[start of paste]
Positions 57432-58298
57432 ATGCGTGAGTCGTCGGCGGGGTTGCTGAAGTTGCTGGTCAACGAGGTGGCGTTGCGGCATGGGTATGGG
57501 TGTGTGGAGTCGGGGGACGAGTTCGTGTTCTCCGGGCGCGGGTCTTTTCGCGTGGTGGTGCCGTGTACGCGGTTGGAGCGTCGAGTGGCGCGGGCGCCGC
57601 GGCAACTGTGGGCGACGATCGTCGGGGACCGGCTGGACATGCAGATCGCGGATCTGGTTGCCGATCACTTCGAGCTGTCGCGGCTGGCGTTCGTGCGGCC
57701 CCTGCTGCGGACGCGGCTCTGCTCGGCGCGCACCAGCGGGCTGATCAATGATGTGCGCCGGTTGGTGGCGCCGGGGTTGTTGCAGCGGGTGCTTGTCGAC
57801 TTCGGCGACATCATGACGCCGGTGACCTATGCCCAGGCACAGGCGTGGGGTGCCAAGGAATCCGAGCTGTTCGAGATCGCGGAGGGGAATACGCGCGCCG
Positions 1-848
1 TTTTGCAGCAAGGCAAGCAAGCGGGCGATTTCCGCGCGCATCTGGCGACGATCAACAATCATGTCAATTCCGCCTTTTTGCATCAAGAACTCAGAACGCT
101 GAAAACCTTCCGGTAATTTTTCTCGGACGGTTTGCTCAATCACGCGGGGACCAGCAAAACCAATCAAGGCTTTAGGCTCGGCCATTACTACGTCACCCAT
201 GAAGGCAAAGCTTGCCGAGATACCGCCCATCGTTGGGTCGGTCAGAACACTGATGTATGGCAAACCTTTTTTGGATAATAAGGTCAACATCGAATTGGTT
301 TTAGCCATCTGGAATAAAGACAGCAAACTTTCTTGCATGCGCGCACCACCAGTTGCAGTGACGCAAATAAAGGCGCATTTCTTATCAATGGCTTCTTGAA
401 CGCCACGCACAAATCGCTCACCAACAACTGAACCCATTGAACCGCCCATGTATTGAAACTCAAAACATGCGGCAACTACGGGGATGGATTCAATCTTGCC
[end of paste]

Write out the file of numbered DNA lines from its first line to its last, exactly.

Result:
Positions 57432-58298
57432 ATGCGTGAGTCGTCGGCGGGGTTGCTGAAGTTGCTGGTCAACGAGGTGGCGTTGCGGCATGGGTATGGG
57501 TGTGTGGAGTCGGGGGACGAGTTCGTGTTCTCCGGGCGCGGGTCTTTTCGCGTGGTGGTGCCGTGTACGCGGTTGGAGCGTCGAGTGGCGCGGGCGCCGC
57601 GGCAACTGTGGGCGACGATCGTCGGGGACCGGCTGGACATGCAGATCGCGGATCTGGTTGCCGATCACTTCGAGCTGTCGCGGCTGGCGTTCGTGCGGCC
57701 CCTGCTGCGGACGCGGCTCTGCTCGGCGCGCACCAGCGGGCTGATCAATGATGTGCGCCGGTTGGTGGCGCCGGGGTTGTTGCAGCGGGTGCTTGTCGAC
57801 TTCGGCGACATCATGACGCCGGTGACCTATGCCCAGGCACAGGCGTGGGGTGCCAAGGAATCCGAGCTGTTCGAGATCGCGGAGGGGAATACGCGCGCCG
Positions 1-848
1 TTTTGCAGCAAGGCAAGCAAGCGGGCGATTTCCGCGCGCATCTGGCGACGATCAACAATCATGTCAATTCCGCCTTTTTGCATCAAGAACTCAGAACGCT
101 GAAAACCTTCCGGTAATTTTTCTCGGACGGTTTGCTCAATCACGCGGGGACCAGCAAAACCAATCAAGGCTTTAGGCTCGGCCATTACTACGTCACCCAT
201 GAAGGCAAAGCTTGCCGAGATACCGCCCATCGTTGGGTCGGTCAGAACACTGATGTATGGCAAACCTTTTTTGGATAATAAGGTCAACATCGAATTGGTT
301 TTAGCCATCTGGAATAAAGACAGCAAACTTTCTTGCATGCGCGCACCACCAGTTGCAGTGACGCAAATAAAGGCGCATTTCTTATCAATGGCTTCTTGAA
401 CGCCACGCACAAATCGCTCACCAACAACTGAACCCATTGAACCGCCCATGTATTGAAACTCAAAACATGCGGCAACTACGGGGATGGATTCAATCTTGCC